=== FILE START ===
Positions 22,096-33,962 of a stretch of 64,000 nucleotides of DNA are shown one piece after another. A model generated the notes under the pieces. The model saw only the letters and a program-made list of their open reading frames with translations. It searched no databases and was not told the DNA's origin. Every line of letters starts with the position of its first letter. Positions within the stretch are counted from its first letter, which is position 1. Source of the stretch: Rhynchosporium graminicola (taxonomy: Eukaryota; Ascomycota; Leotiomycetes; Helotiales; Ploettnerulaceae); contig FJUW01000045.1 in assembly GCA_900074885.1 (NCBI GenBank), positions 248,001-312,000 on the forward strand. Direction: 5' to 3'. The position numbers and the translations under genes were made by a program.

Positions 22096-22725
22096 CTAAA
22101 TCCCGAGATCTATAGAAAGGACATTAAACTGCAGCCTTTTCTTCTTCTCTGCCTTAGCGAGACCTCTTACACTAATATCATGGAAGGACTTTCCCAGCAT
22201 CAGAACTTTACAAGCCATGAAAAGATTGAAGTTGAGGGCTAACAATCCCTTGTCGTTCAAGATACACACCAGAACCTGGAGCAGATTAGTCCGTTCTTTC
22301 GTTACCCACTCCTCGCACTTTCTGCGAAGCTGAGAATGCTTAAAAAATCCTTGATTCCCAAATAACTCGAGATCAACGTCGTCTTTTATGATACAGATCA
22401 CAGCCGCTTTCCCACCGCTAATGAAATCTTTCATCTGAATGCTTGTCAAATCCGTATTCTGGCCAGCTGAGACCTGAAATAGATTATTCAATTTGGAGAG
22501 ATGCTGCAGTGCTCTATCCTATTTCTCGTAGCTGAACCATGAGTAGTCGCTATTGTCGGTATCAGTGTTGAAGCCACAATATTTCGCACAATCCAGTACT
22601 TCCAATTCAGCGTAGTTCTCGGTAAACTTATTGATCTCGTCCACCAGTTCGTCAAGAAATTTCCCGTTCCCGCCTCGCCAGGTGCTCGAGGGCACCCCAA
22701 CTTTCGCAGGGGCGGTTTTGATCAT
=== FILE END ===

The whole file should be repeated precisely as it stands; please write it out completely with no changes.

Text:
Positions 22,096-33,962 of a stretch of 64,000 nucleotides of DNA are shown one piece after another. A model generated the notes under the pieces. The model saw only the letters and a program-made list of their open reading frames with translations. It searched no databases and was not told the DNA's origin. Every line of letters starts with the position of its first letter. Positions within the stretch are counted from its first letter, which is position 1. Source of the stretch: Rhynchosporium graminicola (taxonomy: Eukaryota; Ascomycota; Leotiomycetes; Helotiales; Ploettnerulaceae); contig FJUW01000045.1 in assembly GCA_900074885.1 (NCBI GenBank), positions 248,001-312,000 on the forward strand. Direction: 5' to 3'. The position numbers and the translations under genes were made by a program.

Positions 22096-22725
22096 CTAAA
22101 TCCCGAGATCTATAGAAAGGACATTAAACTGCAGCCTTTTCTTCTTCTCTGCCTTAGCGAGACCTCTTACACTAATATCATGGAAGGACTTTCCCAGCAT
22201 CAGAACTTTACAAGCCATGAAAAGATTGAAGTTGAGGGCTAACAATCCCTTGTCGTTCAAGATACACACCAGAACCTGGAGCAGATTAGTCCGTTCTTTC
22301 GTTACCCACTCCTCGCACTTTCTGCGAAGCTGAGAATGCTTAAAAAATCCTTGATTCCCAAATAACTCGAGATCAACGTCGTCTTTTATGATACAGATCA
22401 CAGCCGCTTTCCCACCGCTAATGAAATCTTTCATCTGAATGCTTGTCAAATCCGTATTCTGGCCAGCTGAGACCTGAAATAGATTATTCAATTTGGAGAG
22501 ATGCTGCAGTGCTCTATCCTATTTCTCGTAGCTGAACCATGAGTAGTCGCTATTGTCGGTATCAGTGTTGAAGCCACAATATTTCGCACAATCCAGTACT
22601 TCCAATTCAGCGTAGTTCTCGGTAAACTTATTGATCTCGTCCACCAGTTCGTCAAGAAATTTCCCGTTCCCGCCTCGCCAGGTGCTCGAGGGCACCCCAA
22701 CTTTCGCAGGGGCGGTTTTGATCAT